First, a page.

HOUSTON — Some 4,500 Haitian farmers without the means to buy seed will now be planting new corn crops, and just in time.
A Texas-based charity is distributing seed corn throughout rural Haiti to stem growing concern of a local food crisis and support agriculture in an economy struggling to find its footing. Planting season ends this month.
“Talk about great timing,” says Royce Rex of Global Aid Partnership, who just returned from Haiti organizing the shipment.
“We knew people were leaving Port Au Prince for the countryside, and food there was short. Then we received this seed donation. It was perfect.”
For local farmers, the seed means they’ll be able to feed their families and have a cash crop to sell. Many have taken in family from Port Au Prince and are feeding more people with less income.
Farmers who did have money to buy seed often found none for sale, since January’s earthquake kept many Haitian wholesalers from importing seed earlier in the season.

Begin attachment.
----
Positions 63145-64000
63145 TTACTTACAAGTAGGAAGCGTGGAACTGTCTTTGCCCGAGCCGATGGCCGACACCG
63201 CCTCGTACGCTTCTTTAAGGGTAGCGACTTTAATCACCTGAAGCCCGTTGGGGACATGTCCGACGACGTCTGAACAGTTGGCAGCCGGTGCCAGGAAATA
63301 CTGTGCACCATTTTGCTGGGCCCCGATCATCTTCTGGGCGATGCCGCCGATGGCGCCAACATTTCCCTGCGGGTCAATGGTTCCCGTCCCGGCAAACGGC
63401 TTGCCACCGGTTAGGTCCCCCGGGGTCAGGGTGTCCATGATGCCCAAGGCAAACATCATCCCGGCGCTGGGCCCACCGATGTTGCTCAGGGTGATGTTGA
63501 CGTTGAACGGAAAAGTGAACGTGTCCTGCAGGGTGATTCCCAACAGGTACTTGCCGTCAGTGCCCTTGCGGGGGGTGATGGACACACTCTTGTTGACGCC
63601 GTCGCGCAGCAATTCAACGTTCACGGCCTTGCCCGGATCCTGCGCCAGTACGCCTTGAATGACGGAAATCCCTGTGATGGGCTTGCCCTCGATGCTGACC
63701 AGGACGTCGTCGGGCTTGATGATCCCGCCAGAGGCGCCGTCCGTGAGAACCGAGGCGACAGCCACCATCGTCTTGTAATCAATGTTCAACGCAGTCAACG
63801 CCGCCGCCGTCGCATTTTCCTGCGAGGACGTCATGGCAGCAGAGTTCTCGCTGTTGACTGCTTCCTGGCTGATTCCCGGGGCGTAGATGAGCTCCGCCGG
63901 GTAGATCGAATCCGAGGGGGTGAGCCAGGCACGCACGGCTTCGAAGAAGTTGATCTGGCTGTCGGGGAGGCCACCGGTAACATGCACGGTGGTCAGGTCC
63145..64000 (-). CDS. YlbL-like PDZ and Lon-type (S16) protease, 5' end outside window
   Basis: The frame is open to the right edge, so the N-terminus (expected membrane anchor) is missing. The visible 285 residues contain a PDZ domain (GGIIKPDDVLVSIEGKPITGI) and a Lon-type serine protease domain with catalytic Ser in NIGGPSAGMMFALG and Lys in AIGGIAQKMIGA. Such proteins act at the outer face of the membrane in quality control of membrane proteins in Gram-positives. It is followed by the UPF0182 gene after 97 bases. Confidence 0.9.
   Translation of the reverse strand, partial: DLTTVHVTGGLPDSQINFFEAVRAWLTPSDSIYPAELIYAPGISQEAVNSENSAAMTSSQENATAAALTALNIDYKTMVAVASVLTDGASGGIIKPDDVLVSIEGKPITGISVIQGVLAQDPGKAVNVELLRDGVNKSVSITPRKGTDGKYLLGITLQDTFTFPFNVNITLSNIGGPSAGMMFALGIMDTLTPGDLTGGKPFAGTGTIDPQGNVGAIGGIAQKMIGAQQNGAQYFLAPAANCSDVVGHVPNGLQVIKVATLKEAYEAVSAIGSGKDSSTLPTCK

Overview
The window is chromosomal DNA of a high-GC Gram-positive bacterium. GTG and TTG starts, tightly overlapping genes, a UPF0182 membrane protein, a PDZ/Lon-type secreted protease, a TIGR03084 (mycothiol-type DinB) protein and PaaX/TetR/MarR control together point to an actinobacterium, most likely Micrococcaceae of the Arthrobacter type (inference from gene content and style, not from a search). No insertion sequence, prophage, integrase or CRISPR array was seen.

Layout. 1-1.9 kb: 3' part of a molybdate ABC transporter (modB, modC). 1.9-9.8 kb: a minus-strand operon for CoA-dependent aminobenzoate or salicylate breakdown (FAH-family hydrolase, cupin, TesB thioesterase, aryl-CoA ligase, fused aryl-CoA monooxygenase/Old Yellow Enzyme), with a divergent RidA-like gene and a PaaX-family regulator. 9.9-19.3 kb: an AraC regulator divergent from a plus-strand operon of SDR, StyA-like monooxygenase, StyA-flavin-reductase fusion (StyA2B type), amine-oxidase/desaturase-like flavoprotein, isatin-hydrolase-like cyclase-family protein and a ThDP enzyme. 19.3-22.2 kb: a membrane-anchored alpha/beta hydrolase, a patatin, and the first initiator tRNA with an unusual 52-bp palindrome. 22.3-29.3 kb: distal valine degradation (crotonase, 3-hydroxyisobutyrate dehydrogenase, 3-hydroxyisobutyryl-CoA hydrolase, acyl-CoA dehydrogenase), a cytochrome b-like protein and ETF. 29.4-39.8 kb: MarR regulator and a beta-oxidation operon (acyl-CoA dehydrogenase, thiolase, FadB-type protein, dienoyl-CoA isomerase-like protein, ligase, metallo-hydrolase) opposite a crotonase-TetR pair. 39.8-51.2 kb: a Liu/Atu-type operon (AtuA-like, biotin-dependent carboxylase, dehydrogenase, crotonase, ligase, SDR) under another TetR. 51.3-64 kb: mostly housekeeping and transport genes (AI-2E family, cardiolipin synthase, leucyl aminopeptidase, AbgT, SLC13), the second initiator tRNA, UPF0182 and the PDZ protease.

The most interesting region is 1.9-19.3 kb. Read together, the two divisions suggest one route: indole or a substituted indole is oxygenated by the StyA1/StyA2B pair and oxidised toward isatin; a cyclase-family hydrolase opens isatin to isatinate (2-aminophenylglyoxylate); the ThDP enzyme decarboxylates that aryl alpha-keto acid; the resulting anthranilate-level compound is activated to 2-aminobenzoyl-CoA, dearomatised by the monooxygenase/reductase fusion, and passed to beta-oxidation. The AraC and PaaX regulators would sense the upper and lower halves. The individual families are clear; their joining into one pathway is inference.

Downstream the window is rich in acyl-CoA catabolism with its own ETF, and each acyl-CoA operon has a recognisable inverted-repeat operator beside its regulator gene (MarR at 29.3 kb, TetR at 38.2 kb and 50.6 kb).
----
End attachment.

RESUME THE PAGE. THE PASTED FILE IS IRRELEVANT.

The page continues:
“Getting this corn is a big break for them,” Royce says, “and it fits right in with the big picture of getting Haiti back on her feet.” Generally about 40 percent of Haiti’s food supply is produced locally, a number Rex and others would like to see grow.
The corn is part of 75 tons of earthquake relief distributed so far by Rex’s organization. The two-week seed distribution should wrap up this week, with the bulk of it going to villages surrounding Cazale and some to fertile Jacmel.
“This project strengthens these rural areas to accommodate new growth, which is key,” Rex says. “For the nation to recover, aid must be sustainable. It has to support local industry, not squelch it. Sure, these areas have the greatest needs, but they also hold the greatest promise for Haitians looking to build a new life.”
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